I have no problem with powerful magi being able to roust armies if they're prepared and/or lucky. But I disagree about assuming that, just because they're powerful, everything will always go their way, especially if they didn't prepare for basic possibilities, such as one single archer shooting at them.
This is, IMO, important, not only because of the verisimilitude of the world, but also because it makes a difference between the powerful amateur and the powerful professional, thus rewarding the players who took the time to develop the spells needed for the job.
Wait so. Allowing a flying invisible magus to use SotWS to dodge massed fire is stupidly clinging to the mechanics, but allowing massed archers to shoot at a target hundreds of feet straight up in the air is sensible?
"Quick target that spot the fireballs are coming from"
"Um but sir, we can't..."
"Sure we can, invisible isn't invulnerable men the SG's old school so we can see the point of origin."
"But the arrows still won't..."
"Don't go all rules lawyer on me son. He can't dodge em all it's not realistic!"
"Now look son this is mythic Europe so serfs like you don't talk back now. Just fire!"
Arrows are released, reach their azimuth and return to earth decimating the ranks of the archers own army.
"But...but...they have no maximum range. They should have gone all the way to space."
You do realize my original premise call for sight range custom spells. Thus making ward against wood unnecessary unless the SG is a fool who doesn't understand that arrows cant be safely fired straight up at an infinite range. The invisibility wasn't even really for defense. Casting sight spells from hundreds of feet in the air is defense enough in my book. Being invisible just means that the army will be even less likely to realize whats going on and retreat effectively.
I would say that my original premise, (that a flying invisible mage casting mastered sight range area effect spells can defeat almost any mundane army) is almost always is true. Sure if it's foggy he may have trouble, if an experienced Archmage optimized for killing large amounts of mundanes doesn't know or can't spont a relatively simple InAu spell. But really if he doesn't have it he can wait. Armies are really slow and easy to track.
Which get's to my real point. Let the characters succeed when their clearly capable of doing so rather then playing some silly, genital length inspired, I'm smarter then you, pissing contest. It's always easier to criticize then create. Having God (The SG) throw random random roadblocks into his imagined world in situ is not a sign that the player or the character didn't plan completely. It's merely a sign that the SG thinks this should be really really hard and he didn't plan completely. Also probably tiny genitals.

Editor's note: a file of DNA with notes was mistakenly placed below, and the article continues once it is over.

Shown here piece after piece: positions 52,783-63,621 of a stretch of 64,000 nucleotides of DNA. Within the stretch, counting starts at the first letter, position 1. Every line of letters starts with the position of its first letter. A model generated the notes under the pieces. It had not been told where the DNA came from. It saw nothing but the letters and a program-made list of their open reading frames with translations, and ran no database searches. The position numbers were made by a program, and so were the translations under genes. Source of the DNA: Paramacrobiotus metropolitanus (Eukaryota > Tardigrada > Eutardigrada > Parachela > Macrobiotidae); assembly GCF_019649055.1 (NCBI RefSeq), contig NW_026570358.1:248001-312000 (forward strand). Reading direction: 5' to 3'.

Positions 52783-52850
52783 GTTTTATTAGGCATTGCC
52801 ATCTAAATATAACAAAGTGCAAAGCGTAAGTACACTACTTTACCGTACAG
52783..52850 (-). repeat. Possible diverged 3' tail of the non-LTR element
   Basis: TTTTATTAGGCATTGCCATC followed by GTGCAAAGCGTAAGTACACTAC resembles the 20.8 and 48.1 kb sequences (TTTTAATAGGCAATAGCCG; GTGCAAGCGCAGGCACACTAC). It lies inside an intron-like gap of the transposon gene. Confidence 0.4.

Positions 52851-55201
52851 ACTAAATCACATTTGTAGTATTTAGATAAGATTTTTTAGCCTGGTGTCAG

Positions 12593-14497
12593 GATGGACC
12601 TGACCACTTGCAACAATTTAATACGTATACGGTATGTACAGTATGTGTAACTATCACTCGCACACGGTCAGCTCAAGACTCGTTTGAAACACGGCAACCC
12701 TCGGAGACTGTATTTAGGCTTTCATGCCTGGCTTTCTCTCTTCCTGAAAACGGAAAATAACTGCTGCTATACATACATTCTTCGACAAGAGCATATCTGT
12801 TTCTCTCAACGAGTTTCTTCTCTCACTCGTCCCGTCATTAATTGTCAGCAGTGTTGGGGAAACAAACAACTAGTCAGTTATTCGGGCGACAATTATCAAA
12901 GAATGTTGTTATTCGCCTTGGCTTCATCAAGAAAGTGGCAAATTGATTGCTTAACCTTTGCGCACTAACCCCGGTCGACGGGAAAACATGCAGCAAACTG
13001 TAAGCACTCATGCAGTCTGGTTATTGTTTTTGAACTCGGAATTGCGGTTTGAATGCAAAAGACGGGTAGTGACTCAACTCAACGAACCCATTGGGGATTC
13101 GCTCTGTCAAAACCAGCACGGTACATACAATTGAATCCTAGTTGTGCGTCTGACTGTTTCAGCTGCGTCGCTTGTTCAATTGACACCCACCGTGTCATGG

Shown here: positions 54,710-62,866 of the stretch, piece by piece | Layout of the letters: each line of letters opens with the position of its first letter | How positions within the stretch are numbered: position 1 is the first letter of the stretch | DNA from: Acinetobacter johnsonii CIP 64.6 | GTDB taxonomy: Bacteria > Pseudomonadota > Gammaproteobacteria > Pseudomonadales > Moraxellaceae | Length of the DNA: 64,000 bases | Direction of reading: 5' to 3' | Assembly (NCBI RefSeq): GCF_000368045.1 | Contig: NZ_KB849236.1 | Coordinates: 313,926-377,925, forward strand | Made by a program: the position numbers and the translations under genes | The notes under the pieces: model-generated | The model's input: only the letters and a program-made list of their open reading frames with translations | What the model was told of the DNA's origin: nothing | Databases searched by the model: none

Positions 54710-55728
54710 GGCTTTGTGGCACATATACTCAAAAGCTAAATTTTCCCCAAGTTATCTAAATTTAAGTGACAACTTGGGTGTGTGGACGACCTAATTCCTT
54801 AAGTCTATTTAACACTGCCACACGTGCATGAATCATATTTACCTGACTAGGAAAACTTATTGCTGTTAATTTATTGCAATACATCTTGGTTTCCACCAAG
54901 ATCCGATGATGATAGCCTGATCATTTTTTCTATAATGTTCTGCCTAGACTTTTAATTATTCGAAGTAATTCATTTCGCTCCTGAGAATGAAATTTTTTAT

Change the name to Fiery Inferno and have the same effect originate at Voice range without the shooting. Given how the rules where changed for the POF in 5th edition, the current rule has not much sense. If you have 1 dozen people forming a wall side by side, and the target behind them, showing his head only, you can shot the POF at the target without even charring the people in the middle. Regardless of it cosmetically shooting a gush of flames from your hand. Same for Crystal dart, but being a dart is somewhat less blatant when such issues arise.
Nope, I'm sorry, I had missed the "sight" bit before PoF and BoaF
Of course, if you put yourself way above any bow's range, you're safe from mundane arrows
Really, I don't see the problem
"Cosmetic" effects are pretty real nonetheless, so it's probably a YMMV issue, just like some troupes will say that your clothes will catch fire when struck by a fireball whereas others won't bother. And I think that having them is great for flavor, and shouldn't be ignored.
Even then, if you ignore cosmetic effects and goes purely by dumb, sterile numbers, your basic fire has a size (is it a cubic feet? Larger? I can't remember), so people close to your target's head can very well be burned
I actually agree with you We go cosmetic every time. It is just that here we are not discussing what we do IMS, but what the RAW says. And the RAW says that "cosmetic" has no mechanical effect. It is one of the reasons of why I do not like the 5th edition version of POF.
??? On the contrary, it does, check "frosty breath of the spoken lie": The mist is explicitely cosmetic, yet you can affect it with Auram, and thus you can fool the caster. If the mist had no mechanical effect, even if supressing it through PeAu, the caster would still know you'd have lied.
Likewise, a BoaF explicitely shoots from your hand, so even if you're invisible, the fireballs will betray your position. Or are we misunderstanding each other about what "mechanical" means?
That did come off a little more flippant then I intended.
My point stands though. It is the SG's job to make the game challenging for the characters. And an SG's narrative control certainly allows him to make any situation a challenge for any character. I think everyone once and awhile forgets that not every situation has to be a challenge. It can also be hard as an SG to admit when what you thought should have been a challenge isn't really. That happens a lot in Ars Magica particularly as Magi grow in power.
It's a fair point. A great story or saga should have the whole spectrum - including the almost impossible task - but also including some "well, gosh, I'm pretty much an expert in that, so ... everyone else take five while I RULE" And the storyguide isn't there to "win" (because as you say, that's trivially possible, so what's the point): she's there to bring the world to life.
And communication between the storyguide and the players is always key. Has the player made the magus this capable against armies because he wants harder and harder battle challenges, or because he wants to not bother with us-against-an-army stories?
PS: I've been the storyguide before whose "challenge" was anything but challenging ... to the tune of "Hey, shouldn't my Parma plus my huge Mentem score make it pretty much impossible for any secret faerie to affect me like that?" "Uh ... well ... okay, you guys figure out dinner while I scrap that entire story we just started"